7. Potential of sequestering carbon —Eppink said he currently is working for the U.S. Department of Energy on whether existing power plants can be retrofitted to capture and store carbon rather than release it into the atmosphere as carbon dioxide. A major problem, he said, is where finances and technical knowledge in sufficient amounts will come from to accomplish such changes on a large scale. Some governmental support and policy direction is essential, he said, particularly on questions of liability when large amounts of carbon are sequestered.
8. Potential of algae in bio-diesel —Discussing alternatives to what he called a "petroleum monopoly", which he believes must be broken, Eppink sees great potential in using algae to produce bio-diesel, an area that he currently is investigating. Because so much more product can be produced per acre, the area necessary to grow algae is but a smaller fraction of that needed by other crops that can compete with food such as corn or soy. He and two partners are experimenting with algae. He also is high on geo-thermal, tapping the natural heat beneath the surface of the earth.
9. Potential of nuclear —Eppink said he agrees with Joe Shuster about moving to nuclear power, although Eppink doesn't consider himself an expert on nuclear power and has his doubts that nuclear can be as large a part of the future energy picture as Shuster believes. Shuster said he agrees with Eppink on the need for bio-diesel and geo-thermal. A Civic Caucus member noted the importance of more education of the American public on nuclear energy's safety and potential.
10. Importance of leadership —A Civic Caucus member commented that overall leadership at the national level is essential to mobilize a commitment to obtain the technical competence and the necessary capital to bring non-fossil-fuel options to the forefront and to manage the industry on a national basis. Eppink and Shuster agreed on the need for more training for scientists and engineers in the nuclear energy field and energy disciplines in general.. Shuster said he is urging an energy summit at Argonne National Laboratory to recommend energy guidelines for the new President. Eppink said the current presidential candidates, while talking about the importance of new energy sources, haven't captured the scope of where action is needed. Maybe a national blue-ribbon commission is needed, a Civic Caucus member suggested.
11. Support for "cap and trade" —Eppink said he anticipates a "cap and trade" approach to reducing carbon emissions, although he would prefer a carbon tax. "Cap and trade" is described as follows, by Wikipedia:
A central authority (usually a government or international body) sets a limit or cap on the amount of a pollutant that can be emitted. Companies or other groups are issued emission permits and are required to hold an equivalent number of allowances (or credits ) which represent the right to emit a specific amount. The total amount of allowances and credits cannot exceed the cap, limiting total emissions to that level. Companies that need to increase their emission allowance must buy credits from those who pollute less. The transfer of allowances is referred to as a trade . In effect, the buyer is paying a charge for polluting, while the seller is being rewarded for having reduced emissions by more than was needed. Thus, in theory, those that can easily reduce emissions most cheaply will do so, achieving the pollution reduction at the lowest possible cost to society.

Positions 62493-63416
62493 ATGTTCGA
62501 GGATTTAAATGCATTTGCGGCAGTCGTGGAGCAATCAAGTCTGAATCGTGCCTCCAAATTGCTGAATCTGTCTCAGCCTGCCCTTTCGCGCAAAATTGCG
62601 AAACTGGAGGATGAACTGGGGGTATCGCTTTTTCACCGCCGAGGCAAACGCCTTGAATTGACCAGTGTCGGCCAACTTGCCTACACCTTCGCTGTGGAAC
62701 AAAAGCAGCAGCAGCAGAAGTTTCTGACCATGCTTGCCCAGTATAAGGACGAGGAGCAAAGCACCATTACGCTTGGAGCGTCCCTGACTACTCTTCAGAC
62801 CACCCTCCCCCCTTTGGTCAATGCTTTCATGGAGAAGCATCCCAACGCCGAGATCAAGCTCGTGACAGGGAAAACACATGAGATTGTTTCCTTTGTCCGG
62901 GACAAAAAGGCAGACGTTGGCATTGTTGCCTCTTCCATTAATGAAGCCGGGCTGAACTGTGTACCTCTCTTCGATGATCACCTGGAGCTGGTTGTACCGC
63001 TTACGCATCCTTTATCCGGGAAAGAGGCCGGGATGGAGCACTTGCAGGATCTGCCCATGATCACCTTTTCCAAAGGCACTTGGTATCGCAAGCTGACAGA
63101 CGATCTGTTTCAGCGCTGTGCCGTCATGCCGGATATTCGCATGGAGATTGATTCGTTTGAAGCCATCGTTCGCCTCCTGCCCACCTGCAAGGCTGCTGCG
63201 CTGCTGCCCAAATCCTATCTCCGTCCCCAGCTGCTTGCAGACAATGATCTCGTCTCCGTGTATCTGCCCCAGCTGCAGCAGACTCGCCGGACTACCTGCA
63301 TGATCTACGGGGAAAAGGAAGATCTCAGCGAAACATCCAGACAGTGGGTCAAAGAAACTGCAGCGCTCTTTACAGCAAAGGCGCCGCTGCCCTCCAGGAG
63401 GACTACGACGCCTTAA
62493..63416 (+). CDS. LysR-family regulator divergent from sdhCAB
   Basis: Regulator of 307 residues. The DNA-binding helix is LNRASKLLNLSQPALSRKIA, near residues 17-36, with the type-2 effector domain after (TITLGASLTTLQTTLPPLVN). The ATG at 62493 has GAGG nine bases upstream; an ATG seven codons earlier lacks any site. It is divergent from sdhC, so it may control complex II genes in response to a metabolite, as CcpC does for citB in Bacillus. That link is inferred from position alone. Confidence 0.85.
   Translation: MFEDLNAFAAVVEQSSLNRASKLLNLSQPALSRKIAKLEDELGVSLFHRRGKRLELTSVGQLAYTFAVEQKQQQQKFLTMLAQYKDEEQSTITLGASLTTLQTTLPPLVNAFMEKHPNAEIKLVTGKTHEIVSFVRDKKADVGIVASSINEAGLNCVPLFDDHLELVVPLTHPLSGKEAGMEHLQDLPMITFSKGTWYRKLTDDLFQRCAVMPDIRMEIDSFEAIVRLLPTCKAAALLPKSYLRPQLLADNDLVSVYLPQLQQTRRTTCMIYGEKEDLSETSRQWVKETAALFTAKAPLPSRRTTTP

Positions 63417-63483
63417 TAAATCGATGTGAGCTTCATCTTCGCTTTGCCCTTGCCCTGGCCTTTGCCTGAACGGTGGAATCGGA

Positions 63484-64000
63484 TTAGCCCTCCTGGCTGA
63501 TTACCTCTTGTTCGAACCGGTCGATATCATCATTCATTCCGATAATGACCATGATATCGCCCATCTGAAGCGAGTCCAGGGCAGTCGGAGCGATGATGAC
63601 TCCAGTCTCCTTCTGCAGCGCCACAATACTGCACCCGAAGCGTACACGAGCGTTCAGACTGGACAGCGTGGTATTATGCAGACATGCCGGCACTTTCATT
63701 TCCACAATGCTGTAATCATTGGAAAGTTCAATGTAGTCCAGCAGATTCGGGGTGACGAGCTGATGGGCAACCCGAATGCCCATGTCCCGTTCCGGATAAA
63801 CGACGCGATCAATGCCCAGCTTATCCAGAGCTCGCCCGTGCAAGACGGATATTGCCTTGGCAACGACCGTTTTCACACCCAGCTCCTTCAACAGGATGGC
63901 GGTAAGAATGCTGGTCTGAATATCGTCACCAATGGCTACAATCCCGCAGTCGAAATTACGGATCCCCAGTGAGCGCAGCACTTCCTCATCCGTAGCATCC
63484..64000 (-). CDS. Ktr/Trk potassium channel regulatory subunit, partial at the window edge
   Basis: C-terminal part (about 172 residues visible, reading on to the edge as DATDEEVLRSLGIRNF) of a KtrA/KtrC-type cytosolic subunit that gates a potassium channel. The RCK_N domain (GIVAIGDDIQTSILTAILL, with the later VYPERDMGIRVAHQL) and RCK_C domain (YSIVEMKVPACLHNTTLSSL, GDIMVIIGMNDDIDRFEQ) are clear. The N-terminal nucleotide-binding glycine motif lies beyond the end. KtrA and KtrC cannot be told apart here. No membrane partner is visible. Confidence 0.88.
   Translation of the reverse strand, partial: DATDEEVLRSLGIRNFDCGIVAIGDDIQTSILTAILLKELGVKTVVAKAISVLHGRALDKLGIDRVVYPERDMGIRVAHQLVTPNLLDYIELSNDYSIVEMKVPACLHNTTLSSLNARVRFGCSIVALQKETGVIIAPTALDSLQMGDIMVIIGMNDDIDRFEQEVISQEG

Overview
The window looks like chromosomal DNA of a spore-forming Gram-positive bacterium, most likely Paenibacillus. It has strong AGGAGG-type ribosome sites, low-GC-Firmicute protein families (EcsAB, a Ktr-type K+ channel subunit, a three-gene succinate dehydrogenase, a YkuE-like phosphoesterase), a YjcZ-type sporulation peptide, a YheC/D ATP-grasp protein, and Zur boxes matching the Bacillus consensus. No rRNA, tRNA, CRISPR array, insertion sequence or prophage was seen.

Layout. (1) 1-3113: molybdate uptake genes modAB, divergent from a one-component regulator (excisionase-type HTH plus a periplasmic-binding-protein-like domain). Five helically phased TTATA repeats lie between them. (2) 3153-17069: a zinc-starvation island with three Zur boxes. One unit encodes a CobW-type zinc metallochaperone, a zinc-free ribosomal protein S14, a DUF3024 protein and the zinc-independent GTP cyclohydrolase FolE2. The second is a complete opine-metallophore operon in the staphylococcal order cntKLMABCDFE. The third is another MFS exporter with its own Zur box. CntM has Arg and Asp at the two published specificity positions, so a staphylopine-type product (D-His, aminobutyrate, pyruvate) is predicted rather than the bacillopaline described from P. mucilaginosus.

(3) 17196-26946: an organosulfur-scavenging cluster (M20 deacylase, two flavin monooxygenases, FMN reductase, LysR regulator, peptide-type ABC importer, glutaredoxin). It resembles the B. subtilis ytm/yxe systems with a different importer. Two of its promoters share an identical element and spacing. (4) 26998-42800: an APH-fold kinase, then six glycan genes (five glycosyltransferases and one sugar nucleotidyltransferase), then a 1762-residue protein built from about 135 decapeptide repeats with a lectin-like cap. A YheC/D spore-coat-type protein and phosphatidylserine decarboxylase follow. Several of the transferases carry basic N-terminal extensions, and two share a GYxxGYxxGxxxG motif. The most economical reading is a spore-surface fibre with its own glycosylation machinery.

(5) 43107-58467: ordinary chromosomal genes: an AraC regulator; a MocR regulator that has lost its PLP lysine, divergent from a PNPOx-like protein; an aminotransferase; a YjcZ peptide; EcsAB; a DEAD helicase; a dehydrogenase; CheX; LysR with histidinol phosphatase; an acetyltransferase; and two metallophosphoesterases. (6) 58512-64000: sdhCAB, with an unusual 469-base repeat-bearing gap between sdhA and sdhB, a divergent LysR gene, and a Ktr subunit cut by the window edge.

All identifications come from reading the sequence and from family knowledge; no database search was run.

12. Importance of energy sources that are economically viable— Shuster, who advocates a strong emphasis on nuclear, said he has been involved in the field of energy since 1973. Any solution must be quantified, he said. After the meeting he submitted the following comments on his position:
I use "reserves" (known economically available resources at reasonable cost) instead of "resources" (resources available at any cost). I and others believe we are resource constrained particularly in respect to oil. When the U.S. and the world run out of present fossil fuel reserves, nobody really knows definitively where we will get enough to run the economies of the world and/or at what cost. Nobody should be willing bet the future of our children without more certainty. If it was so easy why aren't we already taking advantage of these other sources? I want to know pretty accurately how much oil is available where and at what cost. Every time I investigate a new find, they never are as good as the hype.
With business as usual, the world in 30 years will need 45 billion barrels per year to carry on with a reasonable economy. If we find the maximum in Alaska and the maximum I've see predicted for deep water off shore—-this would be approx 135 billion barrels, which would last the word between 3 and 4 years. The minimum is 30 billion barrels. Also in many places while the oil is there, there is not enough process water available.
Why must we argue a cap and trade scheme, which will be a book keeping nightmare, and be another perfect system for politicians to manipulate?
Time to get on with a permanent solution.
13. Thanks —On behalf of the Civic Caucus, Verne thanked Eppink and Shuster for meeting with us this morning.